These days, the word "3D" generally invokes stereo image projection that lets bad movies get uncomfortably close to your face. Along those lines, the term "3D Signs" may bring to mind sci-fi images of holographic store signs, virtual shop attendants and Princess Leia's entreaty to Obi-Wan Kenobi.
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The truth is somewhat more prosaic; however, the technology behind modern 3D Sign making is, if anything, even more exciting in its potential, because it lets the creativity of human designers be fulfilled through ultra-precise computer-controlled manufacturing tools.
"3D sign" is the industry term for the type of signage that features dimensional, carved or cut shapes and text, as opposed to 2-dimensional signs that display images or text printed on a flat surface. Put the two side by side, and the difference is clear: a 3-dimensional sign has better visibility, provides a more engaging view for the human eye, can be lit in interesting ways, and generally indicates success, competence and professionalism.
The design and fabrication of a 3D sign is a task that rewards patience, experience and knowledge; however, in recent years, a number of technological innovations have practically revolutionized the process, making it far quicker and more intuitive.
The ultimate machine tool for quick and precise sign fabrication is the CNC router. Most of us are familiar with internet routers, but it's also the name of a power tool used in carving and woodworking. A router is a device that slides across the surface of the workpiece like a floor sander, and has a downward-pointing spindle that drills or grinds the workpiece in the desired ways.
Non-computerized powered routers have existed for decades; the worker holds and manually guides the router along the contours of a design template, carving the design into the workpiece. However, with the advent of computer-controlled machining, the human worker is no longer needed: a CNC (Computer Numerical Control) router can receive carving instructions straight from the designer's computer, and will guide the routing bit over the workpiece automatically on perpendicular rails, carving the design with exceptional precision and speed.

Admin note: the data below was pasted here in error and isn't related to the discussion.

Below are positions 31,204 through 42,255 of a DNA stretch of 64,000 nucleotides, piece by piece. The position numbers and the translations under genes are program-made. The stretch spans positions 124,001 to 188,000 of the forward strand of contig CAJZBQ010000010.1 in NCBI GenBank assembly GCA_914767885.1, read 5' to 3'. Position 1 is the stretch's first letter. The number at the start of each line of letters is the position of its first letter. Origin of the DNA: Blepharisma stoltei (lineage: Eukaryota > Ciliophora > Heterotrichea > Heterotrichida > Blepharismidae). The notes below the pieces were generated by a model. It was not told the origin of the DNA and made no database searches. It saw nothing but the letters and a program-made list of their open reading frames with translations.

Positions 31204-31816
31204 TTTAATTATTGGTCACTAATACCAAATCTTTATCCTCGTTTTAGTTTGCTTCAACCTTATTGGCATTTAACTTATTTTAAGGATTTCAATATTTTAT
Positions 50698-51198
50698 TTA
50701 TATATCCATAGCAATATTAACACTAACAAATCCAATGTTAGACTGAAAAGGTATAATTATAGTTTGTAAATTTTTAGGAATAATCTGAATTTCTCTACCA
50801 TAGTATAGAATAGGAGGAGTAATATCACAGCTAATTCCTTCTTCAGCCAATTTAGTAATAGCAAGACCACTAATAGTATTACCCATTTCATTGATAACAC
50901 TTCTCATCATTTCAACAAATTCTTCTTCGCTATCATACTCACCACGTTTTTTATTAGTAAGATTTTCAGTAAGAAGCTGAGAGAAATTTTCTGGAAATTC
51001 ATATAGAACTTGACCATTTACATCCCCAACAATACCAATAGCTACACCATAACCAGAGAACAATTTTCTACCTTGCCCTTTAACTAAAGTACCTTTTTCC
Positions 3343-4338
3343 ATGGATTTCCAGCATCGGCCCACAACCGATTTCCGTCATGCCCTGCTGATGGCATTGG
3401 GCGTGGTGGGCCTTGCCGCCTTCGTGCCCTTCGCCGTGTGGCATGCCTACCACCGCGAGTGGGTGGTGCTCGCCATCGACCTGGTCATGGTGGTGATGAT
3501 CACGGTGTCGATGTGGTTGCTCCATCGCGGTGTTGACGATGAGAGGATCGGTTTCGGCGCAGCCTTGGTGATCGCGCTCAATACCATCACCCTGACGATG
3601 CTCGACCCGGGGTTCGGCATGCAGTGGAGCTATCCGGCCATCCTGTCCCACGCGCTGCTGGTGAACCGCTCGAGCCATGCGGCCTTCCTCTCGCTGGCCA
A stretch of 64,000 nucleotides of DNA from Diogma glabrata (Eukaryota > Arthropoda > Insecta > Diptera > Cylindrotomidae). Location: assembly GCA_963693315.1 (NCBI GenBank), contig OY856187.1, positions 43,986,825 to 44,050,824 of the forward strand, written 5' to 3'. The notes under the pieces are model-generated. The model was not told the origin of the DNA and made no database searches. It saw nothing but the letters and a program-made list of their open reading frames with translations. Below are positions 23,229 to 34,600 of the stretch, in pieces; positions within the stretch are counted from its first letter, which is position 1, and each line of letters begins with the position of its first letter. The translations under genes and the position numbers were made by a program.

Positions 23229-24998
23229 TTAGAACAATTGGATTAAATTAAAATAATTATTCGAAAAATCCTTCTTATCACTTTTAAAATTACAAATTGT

First, the designer creates a digital 3D model in AutoCAD or any other drafting program. After this, the design must be transformed into a format that the CNC machine can understand. This format is called G-Code, short for General Code, and it is a series of direct instructions that tell the machine how to cut, what shape to cut in, to what depth, etc. This code can technically be written by hand; however, this is very hard to do for any but the simplest contours, which is why sign makers need special software to convert 3D models into G-Code. There is a variety of such software available, at various price points (including free and open source, so if you're thinking of building your own CNC router, don't worry about being forced to shell out hundreds of dollars for a software license).
When the G-Code is sent to the router, it begins the carving process. But wait... even if the carving is automatic, won't the attending worker still need to be present in order to change the router's tool if a single project requires two or more different attachments? Yes... unless the router comes with an Automatic Tool Changer, which is absolutely something that exists. Routers with that capability will run a bit pricier than the manual tool change models, but for many 3D sign makers, this expense is completely justified in light of the saved time and effort.
After the cutting is done, some signs - ones that were made in one piece - are ready to be mounted as they are; however, many if not most 3D signs incorporate free-standing letters, as well as shapes and other ornaments. When a project has a number of distinct pieces, the sign maker needs to assemble them into the sign's final shape. This is done by gluing and/or screwing the pieces to a solid backing or a lighter frame. Letters can also be mounted individually on rods that go into the wall, for a low-impact, "floating" look.
Then comes painting, decoration and weather- and UV-proofing.
Lastly, many 3D signs also incorporate special lighting solutions, such as fluorescent or LED lights on the back-side of the sign, where they end up casting light on the wall behind it and bringing the opaque sign itself into vivid relief. This wiring work needs to be done extremely carefully, especially for signs that will be exposed to the elements.
3D signs are a great way for any establishment to show its best face to all your visitors, and with modern CNC manufacturing techniques, you can have a sign that is unique, ornate and sharp-looking - the only limit is your imagination and the talents of the sign company you work with!